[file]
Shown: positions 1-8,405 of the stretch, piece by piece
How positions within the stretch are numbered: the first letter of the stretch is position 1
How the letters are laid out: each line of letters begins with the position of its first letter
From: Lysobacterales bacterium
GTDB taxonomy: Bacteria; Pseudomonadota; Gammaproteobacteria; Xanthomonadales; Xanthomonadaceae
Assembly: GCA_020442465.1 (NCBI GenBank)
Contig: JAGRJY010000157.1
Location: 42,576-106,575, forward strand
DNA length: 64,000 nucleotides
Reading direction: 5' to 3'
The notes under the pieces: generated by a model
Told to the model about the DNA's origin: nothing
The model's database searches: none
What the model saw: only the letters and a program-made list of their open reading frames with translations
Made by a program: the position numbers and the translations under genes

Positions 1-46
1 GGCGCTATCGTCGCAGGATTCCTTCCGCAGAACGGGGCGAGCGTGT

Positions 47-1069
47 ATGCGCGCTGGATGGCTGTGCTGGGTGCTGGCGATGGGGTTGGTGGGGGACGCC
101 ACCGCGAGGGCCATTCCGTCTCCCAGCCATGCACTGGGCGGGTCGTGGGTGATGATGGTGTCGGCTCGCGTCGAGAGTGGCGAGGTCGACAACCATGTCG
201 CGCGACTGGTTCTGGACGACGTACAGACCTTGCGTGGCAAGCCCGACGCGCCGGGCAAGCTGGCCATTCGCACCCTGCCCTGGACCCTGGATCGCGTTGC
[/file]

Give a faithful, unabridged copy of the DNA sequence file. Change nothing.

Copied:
Shown: positions 1-8,405 of the stretch, piece by piece
How positions within the stretch are numbered: the first letter of the stretch is position 1
How the letters are laid out: each line of letters begins with the position of its first letter
From: Lysobacterales bacterium
GTDB taxonomy: Bacteria; Pseudomonadota; Gammaproteobacteria; Xanthomonadales; Xanthomonadaceae
Assembly: GCA_020442465.1 (NCBI GenBank)
Contig: JAGRJY010000157.1
Location: 42,576-106,575, forward strand
DNA length: 64,000 nucleotides
Reading direction: 5' to 3'
The notes under the pieces: generated by a model
Told to the model about the DNA's origin: nothing
The model's database searches: none
What the model saw: only the letters and a program-made list of their open reading frames with translations
Made by a program: the position numbers and the translations under genes

Positions 1-46
1 GGCGCTATCGTCGCAGGATTCCTTCCGCAGAACGGGGCGAGCGTGT

Positions 47-1069
47 ATGCGCGCTGGATGGCTGTGCTGGGTGCTGGCGATGGGGTTGGTGGGGGACGCC
101 ACCGCGAGGGCCATTCCGTCTCCCAGCCATGCACTGGGCGGGTCGTGGGTGATGATGGTGTCGGCTCGCGTCGAGAGTGGCGAGGTCGACAACCATGTCG
201 CGCGACTGGTTCTGGACGACGTACAGACCTTGCGTGGCAAGCCCGACGCGCCGGGCAAGCTGGCCATTCGCACCCTGCCCTGGACCCTGGATCGCGTTGC